Things not to do when writing software

I figured I’d start off with an old war story.  A REALLY old story.  From back in the Windows 1.0 days.  Once that could never ever happen these days. 

It’s about 2 months before Windows 1.0 is about to ship (so it’s sometime around August/September 1985).  Microsoft had announced Windows 18 months before this point, and we were getting HAMMERED in the press about vapor ware.  So the team was under a HUGE amount of pressure to ship windows as fast as humanly possible with the maximum feature set. 

Anyway, as I said, it’s about 2 months before ship time.  And the developer responsible for the windows memory manager comes in on Monday morning and announces to the team that he’s just checked in a new version of the memory manager that supports swapping movable data segments to disk (up until that point Windows had the ability to discard code segments and reload them but no ability to reload data).

Steve Ballmer, who was the development lead for the project at that point’s only comment was, “Ok, I want to fire the SOB.  I REALLY want to fire the SOB, but we need this feature”.


Things not to do when writing software, part 2 (I thought about putting this in a separate post but I figured I’d include this one in it since it shows the other side of the coin).

Also a Windows 1.0 story.  This one’s about the printing subsystem.  The developer for the printing system, apparently inspired by the example above, decided to rewrite the printing subsystem in Windows 2 weeks before they were scheduled to ship.

Now most of the time, the way that the developers tested printing in Windows was to load up a file in Notepad, print it on the Epson MX-80 dot matrix printer in their office, and if it worked, they checked in the change.  Now Windows 1.0 supported a lot of font features that Notpad didn’t.  Things like variable width fonts.  And boldfaced and italic text.  And underlining.  None of which were usually tested.

Well, given the previous track record with printing, Linne’ Puller, the test lead for windows printing absolutely freaked out when she heard that he had made the change, and begged for the opportunity to run a test pass before he checked it in.  The developer involved agreed, but he didn’t see what the point was, since he had already thoroughly tested his change.

Linne and Valorie Holden (the other Windows printing tester) worked through the night running tests and come the next morning, they deposited a stack of papers over a foot high onto the developer’s desk.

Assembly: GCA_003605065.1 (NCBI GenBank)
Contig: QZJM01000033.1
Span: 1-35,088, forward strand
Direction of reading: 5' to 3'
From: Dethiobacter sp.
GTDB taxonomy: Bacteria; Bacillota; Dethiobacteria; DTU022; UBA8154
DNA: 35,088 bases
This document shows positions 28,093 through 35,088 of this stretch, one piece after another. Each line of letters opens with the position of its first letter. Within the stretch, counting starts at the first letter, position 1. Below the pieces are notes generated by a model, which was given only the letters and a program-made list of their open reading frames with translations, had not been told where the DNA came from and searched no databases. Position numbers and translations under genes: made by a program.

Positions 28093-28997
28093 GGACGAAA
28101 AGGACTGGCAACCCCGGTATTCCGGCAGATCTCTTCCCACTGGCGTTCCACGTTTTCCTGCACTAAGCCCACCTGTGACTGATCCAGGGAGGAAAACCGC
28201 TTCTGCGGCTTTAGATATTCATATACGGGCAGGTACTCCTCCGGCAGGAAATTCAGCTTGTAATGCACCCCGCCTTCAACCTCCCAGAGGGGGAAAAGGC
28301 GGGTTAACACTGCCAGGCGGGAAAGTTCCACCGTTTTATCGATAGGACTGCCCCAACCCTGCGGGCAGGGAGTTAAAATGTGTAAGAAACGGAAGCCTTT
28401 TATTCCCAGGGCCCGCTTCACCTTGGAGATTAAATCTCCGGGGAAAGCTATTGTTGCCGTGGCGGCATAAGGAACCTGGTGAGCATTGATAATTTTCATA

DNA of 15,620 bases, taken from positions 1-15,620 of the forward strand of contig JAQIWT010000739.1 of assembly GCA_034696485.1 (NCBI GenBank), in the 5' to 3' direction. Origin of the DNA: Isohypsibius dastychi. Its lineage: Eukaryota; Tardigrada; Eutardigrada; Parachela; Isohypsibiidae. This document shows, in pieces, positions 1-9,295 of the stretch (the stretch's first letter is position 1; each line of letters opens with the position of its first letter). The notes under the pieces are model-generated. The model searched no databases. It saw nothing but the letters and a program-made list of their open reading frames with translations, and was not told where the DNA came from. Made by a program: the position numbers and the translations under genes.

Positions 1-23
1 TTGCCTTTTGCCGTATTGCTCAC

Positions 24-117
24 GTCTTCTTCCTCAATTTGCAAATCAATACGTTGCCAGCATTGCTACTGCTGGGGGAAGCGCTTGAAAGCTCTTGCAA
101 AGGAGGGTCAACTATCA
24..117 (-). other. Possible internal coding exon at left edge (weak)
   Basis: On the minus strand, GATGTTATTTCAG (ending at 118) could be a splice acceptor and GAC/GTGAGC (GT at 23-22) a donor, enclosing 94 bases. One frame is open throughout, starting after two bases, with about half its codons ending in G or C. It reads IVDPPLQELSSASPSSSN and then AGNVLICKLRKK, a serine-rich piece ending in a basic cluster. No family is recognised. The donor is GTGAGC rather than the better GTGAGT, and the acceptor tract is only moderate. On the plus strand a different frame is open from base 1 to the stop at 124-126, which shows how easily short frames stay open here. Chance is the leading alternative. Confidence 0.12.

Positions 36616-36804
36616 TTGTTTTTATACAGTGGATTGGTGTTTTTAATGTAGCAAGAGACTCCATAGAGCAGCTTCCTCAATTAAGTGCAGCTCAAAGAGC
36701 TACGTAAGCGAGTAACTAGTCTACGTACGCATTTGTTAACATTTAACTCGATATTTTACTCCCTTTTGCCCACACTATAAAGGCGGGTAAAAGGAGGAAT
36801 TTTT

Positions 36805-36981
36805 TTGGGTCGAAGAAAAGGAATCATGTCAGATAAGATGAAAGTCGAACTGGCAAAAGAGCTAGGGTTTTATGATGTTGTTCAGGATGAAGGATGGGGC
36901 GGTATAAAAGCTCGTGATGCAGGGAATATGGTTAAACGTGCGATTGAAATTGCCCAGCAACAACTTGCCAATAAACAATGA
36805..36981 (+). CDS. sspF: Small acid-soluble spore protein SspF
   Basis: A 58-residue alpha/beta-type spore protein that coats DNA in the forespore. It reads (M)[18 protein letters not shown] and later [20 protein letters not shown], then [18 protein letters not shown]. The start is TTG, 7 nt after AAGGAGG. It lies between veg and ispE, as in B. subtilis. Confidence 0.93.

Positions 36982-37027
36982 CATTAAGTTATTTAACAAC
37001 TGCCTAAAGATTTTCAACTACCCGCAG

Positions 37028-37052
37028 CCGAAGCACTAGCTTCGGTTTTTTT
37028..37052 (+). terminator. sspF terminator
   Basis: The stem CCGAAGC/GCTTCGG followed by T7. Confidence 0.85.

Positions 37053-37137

“So those are the results of the test run? Man, that’s a lot of paper; could you whittle it down to just the failures?”

“No, those ARE just the failures”.


Needless to say, the feature didn’t get checked in.  Once again, testers saved developments hind quarters.

And now for the full disclaimers before I get flamed and quoted on /. as proof positive that Microsoft can’t code it’s way out of a paper bag: This is an old war story  It’s almost 20 years old at this point.  The Windows team back in those days was known as a bunch of cowboys (that’s actually why Steve Ballmer ended up being in charge of the team). 

Microsoft has gotten a whole lot better at software engineering in the past twenty years.  Even at that point it was really clear that both of these examples were clearly things that people shouldn’t do instead of examples of the way that changes should happen.

These days, long before a project gets to the state that Windows was in, the project gets locked down TIGHT.  All new features are reviewed by a DCR (Design Change Request) review board, which consists of development, program management, AND test.  And all three need to sign off before coding even STARTS on the new feature.

In addition, the test team is intimately involved in the development of new features.  At a minimum, before any significant change gets checked in, the process that Linne and Valorie went through has been formalized into what we now call “smoke tests”.  Each group at Microsoft has their own version of them (some call them buddy build, some call them private tests), but they all have some form of process that allows the test team to veto/comment on the quality of a change.  At some point I’ll write about what a “normal” day looks like from the inside…


Obligatory personal note: Valorie Holden was a summer intern whose internship stretched into December – she was my college girlfriend who had come out to work at Microsoft as a tester for the summer.   We got engaged in December of 1985.  And we’ve been happily married for the past 17 years.


Comments (2)

  1. Anonymous says:

    Who cares about slashdot. Anybody taking slashdot seriously is an idiot and treated as such.

  2. Anonymous says:

    Great stories… keep them up. Would love to hear about them.

    Did anyone read "The Bug" by Ellen Ullman? Absolute worst case scenario – but the printing story made me think of that book.

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